The Big Cheese


camembert.jpgI was watching a re-run of a cheese episode of Nigel Slater’s Real Food last night where he described ricotta as being the new black. That was in 1998. If I had to answer that question now, I’d say goat’s is the big cheese and that since 1998, blue veined cheeses have had their moments of glory, marscapone even, surpassed of course, by buffalo mozzarella, and Parmigiano Reggiano, Grana Padano or Percorino Romano. Or so it seems.

 I adore cheese. A work colleague of my husband’s recent returned from Paris carting three rounds of creamy white cheese, one very smelly, so I have been in heaven all Easter. Forget a chocolate and spicy bun binge. I have been gorging on cheese on crackers, cheese on seed scones, cheese on home baked poppy seed bread, cheese off the back of a knife… I’ve been sneakily breaking off little corners and savoring the decadent softness almost every time I’ve been in the fridge for anything, or just passing by the fridge. Thankfully, I am back in the daily grind and that means I will have to restrict my cheese habit to evenings only. I enforced the muesli-for-breakfast rule this morning and decreed the cheese will have to wait.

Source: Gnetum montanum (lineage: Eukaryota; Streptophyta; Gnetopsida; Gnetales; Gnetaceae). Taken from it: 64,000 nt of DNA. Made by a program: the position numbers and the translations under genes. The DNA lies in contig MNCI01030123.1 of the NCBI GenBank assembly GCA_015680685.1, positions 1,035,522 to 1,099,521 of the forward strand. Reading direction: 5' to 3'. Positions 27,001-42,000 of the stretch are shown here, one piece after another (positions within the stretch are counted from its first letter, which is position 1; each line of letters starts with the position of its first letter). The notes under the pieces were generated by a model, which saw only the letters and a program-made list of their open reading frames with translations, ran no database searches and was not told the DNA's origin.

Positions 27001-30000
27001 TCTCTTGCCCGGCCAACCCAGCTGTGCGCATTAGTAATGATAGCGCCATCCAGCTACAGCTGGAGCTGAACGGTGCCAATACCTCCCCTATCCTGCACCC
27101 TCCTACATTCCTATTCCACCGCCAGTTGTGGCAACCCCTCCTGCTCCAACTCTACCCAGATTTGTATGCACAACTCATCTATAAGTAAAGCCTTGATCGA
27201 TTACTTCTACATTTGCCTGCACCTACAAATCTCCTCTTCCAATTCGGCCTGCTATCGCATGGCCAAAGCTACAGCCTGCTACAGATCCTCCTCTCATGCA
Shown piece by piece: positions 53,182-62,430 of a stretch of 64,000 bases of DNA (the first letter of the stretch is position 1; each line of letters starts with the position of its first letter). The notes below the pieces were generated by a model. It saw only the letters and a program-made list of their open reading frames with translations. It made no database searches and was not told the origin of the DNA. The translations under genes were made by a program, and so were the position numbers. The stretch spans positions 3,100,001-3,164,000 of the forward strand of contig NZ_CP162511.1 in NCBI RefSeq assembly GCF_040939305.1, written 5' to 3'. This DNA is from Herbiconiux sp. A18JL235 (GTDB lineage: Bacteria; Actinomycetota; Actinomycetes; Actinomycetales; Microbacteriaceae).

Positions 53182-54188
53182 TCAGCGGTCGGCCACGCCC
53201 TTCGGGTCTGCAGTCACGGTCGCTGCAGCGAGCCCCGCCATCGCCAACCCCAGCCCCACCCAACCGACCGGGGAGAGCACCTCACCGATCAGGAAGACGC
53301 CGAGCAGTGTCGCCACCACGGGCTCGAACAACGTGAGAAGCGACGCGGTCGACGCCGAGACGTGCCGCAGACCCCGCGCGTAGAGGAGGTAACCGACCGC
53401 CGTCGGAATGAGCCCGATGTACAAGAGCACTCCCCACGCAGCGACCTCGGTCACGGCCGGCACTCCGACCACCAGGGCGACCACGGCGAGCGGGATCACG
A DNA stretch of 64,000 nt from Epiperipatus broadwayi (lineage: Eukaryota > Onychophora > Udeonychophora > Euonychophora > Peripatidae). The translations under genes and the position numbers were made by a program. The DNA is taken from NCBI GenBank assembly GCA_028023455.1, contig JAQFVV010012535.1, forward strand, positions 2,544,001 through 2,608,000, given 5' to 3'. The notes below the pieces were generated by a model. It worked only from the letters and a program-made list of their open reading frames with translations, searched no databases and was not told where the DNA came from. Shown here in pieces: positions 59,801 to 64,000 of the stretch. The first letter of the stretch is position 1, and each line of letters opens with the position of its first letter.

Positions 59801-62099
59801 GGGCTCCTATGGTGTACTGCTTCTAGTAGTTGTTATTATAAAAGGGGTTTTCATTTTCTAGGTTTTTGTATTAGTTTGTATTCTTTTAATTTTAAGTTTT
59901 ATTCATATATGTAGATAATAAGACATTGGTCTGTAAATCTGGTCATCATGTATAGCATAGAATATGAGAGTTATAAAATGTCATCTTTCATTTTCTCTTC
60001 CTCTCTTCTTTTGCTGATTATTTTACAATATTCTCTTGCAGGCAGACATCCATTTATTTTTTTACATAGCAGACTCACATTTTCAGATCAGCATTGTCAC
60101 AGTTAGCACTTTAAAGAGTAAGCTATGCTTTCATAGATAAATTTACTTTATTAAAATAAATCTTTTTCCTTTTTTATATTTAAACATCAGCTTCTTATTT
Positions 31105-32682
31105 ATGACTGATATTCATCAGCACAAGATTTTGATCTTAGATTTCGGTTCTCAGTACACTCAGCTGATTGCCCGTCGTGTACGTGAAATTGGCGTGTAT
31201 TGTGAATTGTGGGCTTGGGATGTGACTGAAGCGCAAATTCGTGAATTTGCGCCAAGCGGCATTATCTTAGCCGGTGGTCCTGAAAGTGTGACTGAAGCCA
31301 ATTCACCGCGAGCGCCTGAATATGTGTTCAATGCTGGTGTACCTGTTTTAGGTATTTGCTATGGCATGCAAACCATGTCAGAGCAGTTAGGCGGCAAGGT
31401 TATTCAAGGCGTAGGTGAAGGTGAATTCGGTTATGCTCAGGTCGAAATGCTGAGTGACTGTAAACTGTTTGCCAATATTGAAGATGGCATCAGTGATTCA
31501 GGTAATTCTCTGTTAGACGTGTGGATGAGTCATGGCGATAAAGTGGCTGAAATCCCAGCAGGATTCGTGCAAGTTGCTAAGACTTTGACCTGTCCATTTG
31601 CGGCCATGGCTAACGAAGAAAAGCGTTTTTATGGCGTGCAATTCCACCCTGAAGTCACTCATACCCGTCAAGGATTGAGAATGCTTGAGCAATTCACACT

Now what shall I do with a small round of camembert?   Contemplating making Camembert and Swedish Lingonberry pastries, using phyllo to make triangles or puff pastry, I remind myself I need to think of the waistline, and option B is probably a slightly wiser option! I like the idea of rubbing the top with garlic, pricking the surface, pouring over white wine, and baking it in its box in the oven; then dipping chunks of crusty bread or fingers of garlicky ciabbata or wedges of apple and pear into the rich gooey moltenness.


About foodnobody

Food nobody (n.) An entirely unknown foodie. A person who is passionate about the culinary arts but doesn't have a book published, does not have a celebrity chef as a friend, aunt, cousin, dad, has never appeared in a food TV show, does not own a deli/restaurant/cafe, and has never been interviewed in a food-related capacity - ever.

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